horse-packing-through-king’s-canyon-national-park
Photo of a cowboy leading a pack train of mules along the side of a giant boulder.  © Jerry Ginsberg
Horse and mule pack trains, like something straight out of the Old West, still ply the steep trails of the High Sierra in King’s Canyon National Park. © Jerry Ginsberg

By Jerry Ginsberg

King’s Canyon National Park is contiguous with Sequoia National Park. These two parks sitting deep within California’s famous and sometimes forbidding Sierra Nevada mountains are administered jointly.

Photo of a peak at sunrise. The top of the peak is glowing yellow, while the foreground is in deep shade. There is a reflection of the peak in water in the foreground. Fin Dome, an 11,000 foot granite summit in the Rae Lakes area of King's Canyon National Park. © Jerry Ginsberg
Fin Dome, an 11,000 foot granite summit in the Rae Lakes area of King’s Canyon National Park. © Jerry Ginsberg

A little history

Established way back in 1890, King’s Canyon was once known solely for what was then its premier attraction, the General Grant tree. This giant sequoia (Sequoiadendron giganteum) is the second largest in the world, just behind its bigger brother, the General Sherman tree a few miles south in Sequoia N.P.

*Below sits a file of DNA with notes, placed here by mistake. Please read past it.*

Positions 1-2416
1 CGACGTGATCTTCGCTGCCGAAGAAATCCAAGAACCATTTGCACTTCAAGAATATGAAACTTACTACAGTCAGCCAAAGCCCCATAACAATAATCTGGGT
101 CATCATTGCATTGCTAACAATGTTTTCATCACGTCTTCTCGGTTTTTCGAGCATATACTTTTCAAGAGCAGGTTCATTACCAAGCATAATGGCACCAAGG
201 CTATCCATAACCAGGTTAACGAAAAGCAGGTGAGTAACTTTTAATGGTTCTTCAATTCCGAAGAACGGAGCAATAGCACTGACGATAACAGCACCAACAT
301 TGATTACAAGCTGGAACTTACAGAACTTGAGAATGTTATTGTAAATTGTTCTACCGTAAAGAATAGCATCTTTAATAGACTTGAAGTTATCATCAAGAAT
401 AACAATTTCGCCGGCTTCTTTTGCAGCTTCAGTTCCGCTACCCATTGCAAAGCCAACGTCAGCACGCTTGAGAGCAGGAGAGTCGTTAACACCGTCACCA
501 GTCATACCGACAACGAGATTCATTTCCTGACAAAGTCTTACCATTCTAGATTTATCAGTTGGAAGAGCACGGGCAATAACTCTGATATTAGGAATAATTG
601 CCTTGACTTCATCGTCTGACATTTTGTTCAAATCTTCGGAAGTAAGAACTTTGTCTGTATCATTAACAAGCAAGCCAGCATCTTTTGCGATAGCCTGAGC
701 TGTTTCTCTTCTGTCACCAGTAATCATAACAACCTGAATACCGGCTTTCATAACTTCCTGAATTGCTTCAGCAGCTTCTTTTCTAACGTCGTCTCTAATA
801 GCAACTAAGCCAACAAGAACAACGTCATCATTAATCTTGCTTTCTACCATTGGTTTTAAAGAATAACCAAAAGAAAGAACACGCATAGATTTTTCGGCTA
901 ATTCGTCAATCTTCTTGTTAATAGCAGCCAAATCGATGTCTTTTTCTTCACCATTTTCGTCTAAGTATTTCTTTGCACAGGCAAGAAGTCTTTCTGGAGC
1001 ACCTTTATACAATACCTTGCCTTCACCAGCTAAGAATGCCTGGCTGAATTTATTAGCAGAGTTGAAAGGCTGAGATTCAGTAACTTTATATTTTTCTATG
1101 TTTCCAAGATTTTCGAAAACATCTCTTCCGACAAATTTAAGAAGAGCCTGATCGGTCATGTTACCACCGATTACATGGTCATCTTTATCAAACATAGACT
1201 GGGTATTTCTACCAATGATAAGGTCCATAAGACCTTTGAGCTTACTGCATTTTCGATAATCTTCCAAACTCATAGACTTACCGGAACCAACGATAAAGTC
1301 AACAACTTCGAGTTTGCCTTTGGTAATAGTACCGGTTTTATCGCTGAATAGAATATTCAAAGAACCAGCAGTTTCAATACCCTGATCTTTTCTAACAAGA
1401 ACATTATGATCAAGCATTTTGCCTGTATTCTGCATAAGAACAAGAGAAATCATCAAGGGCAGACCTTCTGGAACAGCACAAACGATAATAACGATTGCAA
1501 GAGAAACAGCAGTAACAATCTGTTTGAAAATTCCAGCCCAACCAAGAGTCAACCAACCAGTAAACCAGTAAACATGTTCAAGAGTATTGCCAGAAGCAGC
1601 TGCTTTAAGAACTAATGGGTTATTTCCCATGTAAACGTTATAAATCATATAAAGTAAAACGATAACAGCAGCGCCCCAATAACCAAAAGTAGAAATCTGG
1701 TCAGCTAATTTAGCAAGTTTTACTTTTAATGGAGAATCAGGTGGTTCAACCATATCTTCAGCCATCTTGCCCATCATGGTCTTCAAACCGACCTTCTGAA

With the nation having come out of the cataclysmic and very tragic Civil War just a quarter century earlier, we can see by the names chosen for these towering giants where the hearts and minds of many folks were at the time.

Photo of several tourists standing in front of and looking up at a giant sequoia tree. General Grant Grove of Giant Sequoias  © Jerry Ginsberg
General Grant Grove of Giant Sequoias © Jerry Ginsberg

A terrific park

The General Grant Grove of giant sequoias is a wonderful and easily accessible place of great enjoyment, but the front country represents just a tiny morsel of this sprawling 720 square mile treasure of pristine wilderness and very lightly visited chunk of raw Nature. After its sequoias, King’s Canyon includes the stunning glacially carved mile deep Canyon of the King’s River, a rugged back country that contains more of the canyon and its swift flowing river, several peaks topping 14,000 feet, high meadows, passes and icy cold alpine lakes.